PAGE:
• CBRE’s London HQ incorporates flexible working into the DNA of the work environment by giving employees free reign over their experience for the day, with options like a quiet workspace modelled on a University library. There’s even a wellness suite with spin classes, bicycle storage and a mental health support space.
  • Spotify’s Mumbai office puts employee choice at the forefront of the work environment by combining spaces for focused individual work with relaxed, informal spaces for teamwork. Multi-use spaces and a touch of home comfort at work are merged in a large traditional courtyard that can be used for anything from townhalls to individual relaxation.
  • Microsoft’s Redmond Campus in Washington has been designed with big open spaces that incorporate the maximum amount of natural light possible, while encouraging flexible work and movement throughout each building. Neighborhoods of up to 12 people are separated by sliding whiteboard walls, so teams can collaborate and expand their space when they need to.

What do each of these working environment examples have in common?

They immerse employees in brand values while providing a choice of how they’d like to work.

Complete control over the workplace experience is something that employees can’t get when working remotely, and that’s what makes each of these working environments exemplary.

Finding the right work environment type isn’t just about slapping in extras just for the sake of having them (cough cough, ping pong tables).

This does not apply to plants, though. You can never have enough office plants.

How to improve your work environment

  • Start with your workplace strategy. A workplace strategy should articulate the role of the work environment in the employee experience. It’s what aligns your work environment with the habits and preferences of the people working in it.
  • Find out what employees want from the office. This is how you choose the work environments employees actually want. Measuring workplace occupancy and direct feedback from employees will give you both quantitative and qualitative data. Ask yourself – what are employees giving up to come into the office, and how can we provide more than that?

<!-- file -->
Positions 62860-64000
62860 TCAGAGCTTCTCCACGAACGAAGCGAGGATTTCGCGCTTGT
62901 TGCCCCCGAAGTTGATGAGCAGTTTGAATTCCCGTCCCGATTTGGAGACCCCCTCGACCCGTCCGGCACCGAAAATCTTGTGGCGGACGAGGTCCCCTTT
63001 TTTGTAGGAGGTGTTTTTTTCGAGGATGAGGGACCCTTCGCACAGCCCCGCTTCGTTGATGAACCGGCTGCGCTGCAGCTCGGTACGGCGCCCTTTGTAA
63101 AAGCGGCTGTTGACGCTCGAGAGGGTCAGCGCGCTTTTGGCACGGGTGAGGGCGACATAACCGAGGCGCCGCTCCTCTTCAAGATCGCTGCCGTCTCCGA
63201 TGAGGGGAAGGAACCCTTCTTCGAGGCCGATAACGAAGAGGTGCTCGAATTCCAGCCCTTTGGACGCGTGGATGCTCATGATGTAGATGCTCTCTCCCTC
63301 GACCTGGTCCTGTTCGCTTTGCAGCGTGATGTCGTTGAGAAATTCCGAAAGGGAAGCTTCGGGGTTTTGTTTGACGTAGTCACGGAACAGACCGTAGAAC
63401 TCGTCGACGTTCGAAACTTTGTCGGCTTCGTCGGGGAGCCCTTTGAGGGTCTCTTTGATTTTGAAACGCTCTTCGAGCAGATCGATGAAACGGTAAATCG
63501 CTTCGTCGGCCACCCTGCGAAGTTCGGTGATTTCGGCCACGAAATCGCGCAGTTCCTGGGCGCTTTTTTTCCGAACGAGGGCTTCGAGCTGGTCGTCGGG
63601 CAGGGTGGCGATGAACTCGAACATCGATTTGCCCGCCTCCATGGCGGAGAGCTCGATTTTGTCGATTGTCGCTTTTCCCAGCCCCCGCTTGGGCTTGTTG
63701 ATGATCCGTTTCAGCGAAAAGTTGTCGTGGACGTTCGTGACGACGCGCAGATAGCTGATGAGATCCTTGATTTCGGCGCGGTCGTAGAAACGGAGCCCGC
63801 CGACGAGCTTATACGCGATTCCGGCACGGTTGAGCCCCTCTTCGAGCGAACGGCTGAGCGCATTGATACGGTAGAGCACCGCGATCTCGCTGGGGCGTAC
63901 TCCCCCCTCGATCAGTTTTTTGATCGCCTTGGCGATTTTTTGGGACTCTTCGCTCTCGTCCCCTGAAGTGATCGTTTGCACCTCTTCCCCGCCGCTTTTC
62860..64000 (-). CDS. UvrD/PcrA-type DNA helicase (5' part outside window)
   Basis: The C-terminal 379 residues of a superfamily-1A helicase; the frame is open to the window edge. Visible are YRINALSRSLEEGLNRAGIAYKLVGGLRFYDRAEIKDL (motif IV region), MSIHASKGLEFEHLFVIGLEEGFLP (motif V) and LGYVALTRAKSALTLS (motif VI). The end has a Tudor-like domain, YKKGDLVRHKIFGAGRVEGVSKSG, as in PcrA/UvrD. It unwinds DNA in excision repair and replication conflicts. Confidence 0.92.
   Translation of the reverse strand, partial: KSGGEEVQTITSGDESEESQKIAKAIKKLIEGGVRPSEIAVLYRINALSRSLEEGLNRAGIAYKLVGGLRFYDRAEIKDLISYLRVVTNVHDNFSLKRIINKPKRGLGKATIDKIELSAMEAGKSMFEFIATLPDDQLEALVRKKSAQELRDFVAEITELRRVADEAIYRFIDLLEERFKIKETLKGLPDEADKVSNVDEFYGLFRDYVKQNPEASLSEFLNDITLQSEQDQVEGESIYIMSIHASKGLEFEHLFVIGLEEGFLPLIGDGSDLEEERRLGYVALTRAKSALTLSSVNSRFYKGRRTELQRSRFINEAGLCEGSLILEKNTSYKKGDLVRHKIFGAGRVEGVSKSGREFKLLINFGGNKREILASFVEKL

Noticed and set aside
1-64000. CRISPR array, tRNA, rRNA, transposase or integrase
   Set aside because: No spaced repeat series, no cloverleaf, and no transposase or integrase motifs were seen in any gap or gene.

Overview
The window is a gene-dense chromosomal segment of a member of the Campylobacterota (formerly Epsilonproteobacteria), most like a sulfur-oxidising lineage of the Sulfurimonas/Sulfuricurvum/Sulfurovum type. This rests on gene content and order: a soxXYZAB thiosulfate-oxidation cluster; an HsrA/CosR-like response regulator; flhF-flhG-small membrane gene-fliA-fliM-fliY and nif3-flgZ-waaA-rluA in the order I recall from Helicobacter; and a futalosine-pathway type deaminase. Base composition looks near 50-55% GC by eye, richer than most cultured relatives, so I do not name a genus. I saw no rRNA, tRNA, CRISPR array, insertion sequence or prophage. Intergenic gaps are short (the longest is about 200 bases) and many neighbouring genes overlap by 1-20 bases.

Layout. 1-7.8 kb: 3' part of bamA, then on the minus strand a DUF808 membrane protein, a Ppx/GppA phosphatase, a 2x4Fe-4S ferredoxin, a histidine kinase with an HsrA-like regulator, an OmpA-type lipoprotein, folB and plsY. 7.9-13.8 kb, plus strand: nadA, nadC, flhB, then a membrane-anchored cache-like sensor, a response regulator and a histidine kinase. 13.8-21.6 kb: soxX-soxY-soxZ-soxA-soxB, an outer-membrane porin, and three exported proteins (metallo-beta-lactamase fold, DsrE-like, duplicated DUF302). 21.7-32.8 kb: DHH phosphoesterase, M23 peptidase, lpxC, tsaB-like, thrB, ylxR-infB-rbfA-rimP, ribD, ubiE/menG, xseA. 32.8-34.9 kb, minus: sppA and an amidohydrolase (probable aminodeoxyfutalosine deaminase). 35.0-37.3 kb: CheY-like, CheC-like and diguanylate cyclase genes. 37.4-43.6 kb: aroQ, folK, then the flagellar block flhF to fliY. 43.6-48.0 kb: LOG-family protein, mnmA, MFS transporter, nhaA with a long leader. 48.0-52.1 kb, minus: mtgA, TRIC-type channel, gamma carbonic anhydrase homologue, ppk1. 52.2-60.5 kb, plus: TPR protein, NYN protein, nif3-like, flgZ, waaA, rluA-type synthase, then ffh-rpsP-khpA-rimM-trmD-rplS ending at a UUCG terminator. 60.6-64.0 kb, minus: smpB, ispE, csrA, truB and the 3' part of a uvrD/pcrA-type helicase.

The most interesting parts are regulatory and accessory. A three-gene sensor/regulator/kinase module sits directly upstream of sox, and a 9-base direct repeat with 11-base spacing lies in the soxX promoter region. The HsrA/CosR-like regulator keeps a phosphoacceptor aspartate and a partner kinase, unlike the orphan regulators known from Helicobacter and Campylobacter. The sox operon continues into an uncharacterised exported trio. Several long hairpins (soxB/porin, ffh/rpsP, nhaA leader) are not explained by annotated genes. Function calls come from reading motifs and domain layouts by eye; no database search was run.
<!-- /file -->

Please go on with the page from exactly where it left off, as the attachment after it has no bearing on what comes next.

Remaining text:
• Take inventory of existing functionalities. It’s not about the spaces you have – it’s about what those spaces can do for employees. Classify every square foot of the office by what it’s used for – individual workstation, meeting room, lounge and so on. What’s the ratio of individual-focused to collaborative spaces?

    Gartner estimates that by 2025, the ratio of most offices will flip to 70% collaborative to 30% individual-focused spaces. Is your office space planning keeping up with this ratio?
  • Give employees the comforts of home and so much more. The office should give people the same level of comfort that working from home does, only with extra aesthetic and design elements to get those creativity and productivity juices flowing.

    Think ergonomic furniture, comfy lounge areas, pops of colour, spaces for wellness and plenty of natural light (this is the number one thing employees want from the office environment, according to a survey by Harvard Business Review). Oh, and plants. Did we already mention plants?
  • Manage occupancy to avoid overcrowding and excessive emptiness. No matter how great the type of work environment, finding it packed to the brim or completely empty ruins the workplace experience. Workplace scheduling keeps occupancy of bookable resources like desks and meeting rooms at the perfect level, so everyone experiences the right work environment every time they come in.

A solid workplace strategy makes choosing the right work environment type a cinch.

Workplace Strategy Guide: A Post-Pandemic Deep-Dive

Download this guide to find out how to create a workplace where individuals thrive, organizational performance soars, and costs stay low.

HubStar
Author

HubStar

HubStar is a next-gen hybrid workplace platform that helps workplace innovators create a productive, connected workplace. Bring teams together in the right place at the right time while optimizing the spaces, facilities and policies they need to collaborate, do their best work and thrive.